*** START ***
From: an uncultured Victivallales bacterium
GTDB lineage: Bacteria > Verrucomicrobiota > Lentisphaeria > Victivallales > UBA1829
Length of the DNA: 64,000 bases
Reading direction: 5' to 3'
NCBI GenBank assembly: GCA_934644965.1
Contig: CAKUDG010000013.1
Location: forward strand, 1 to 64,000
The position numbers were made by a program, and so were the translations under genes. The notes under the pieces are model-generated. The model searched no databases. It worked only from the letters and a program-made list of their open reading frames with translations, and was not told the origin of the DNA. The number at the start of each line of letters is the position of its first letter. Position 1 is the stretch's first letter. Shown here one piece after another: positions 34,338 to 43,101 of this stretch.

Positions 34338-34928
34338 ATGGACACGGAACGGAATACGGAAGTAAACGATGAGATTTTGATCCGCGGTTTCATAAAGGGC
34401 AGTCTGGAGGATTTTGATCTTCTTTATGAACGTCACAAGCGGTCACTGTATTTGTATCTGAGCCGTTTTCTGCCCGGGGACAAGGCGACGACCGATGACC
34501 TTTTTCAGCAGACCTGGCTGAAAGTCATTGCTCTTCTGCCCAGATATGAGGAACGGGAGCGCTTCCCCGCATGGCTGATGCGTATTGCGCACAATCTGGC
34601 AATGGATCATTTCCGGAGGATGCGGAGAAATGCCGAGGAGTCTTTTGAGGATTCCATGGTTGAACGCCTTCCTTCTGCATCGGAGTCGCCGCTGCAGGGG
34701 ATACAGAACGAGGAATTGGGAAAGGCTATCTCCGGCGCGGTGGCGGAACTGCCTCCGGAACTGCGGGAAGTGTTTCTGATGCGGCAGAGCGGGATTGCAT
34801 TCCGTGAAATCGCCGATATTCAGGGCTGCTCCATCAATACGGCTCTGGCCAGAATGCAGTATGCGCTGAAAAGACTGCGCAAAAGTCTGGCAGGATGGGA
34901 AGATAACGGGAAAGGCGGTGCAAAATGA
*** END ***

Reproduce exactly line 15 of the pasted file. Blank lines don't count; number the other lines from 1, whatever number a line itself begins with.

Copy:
34801 TCCGTGAAATCGCCGATATTCAGGGCTGCTCCATCAATACGGCTCTGGCCAGAATGCAGTATGCGCTGAAAAGACTGCGCAAAAGTCTGGCAGGATGGGA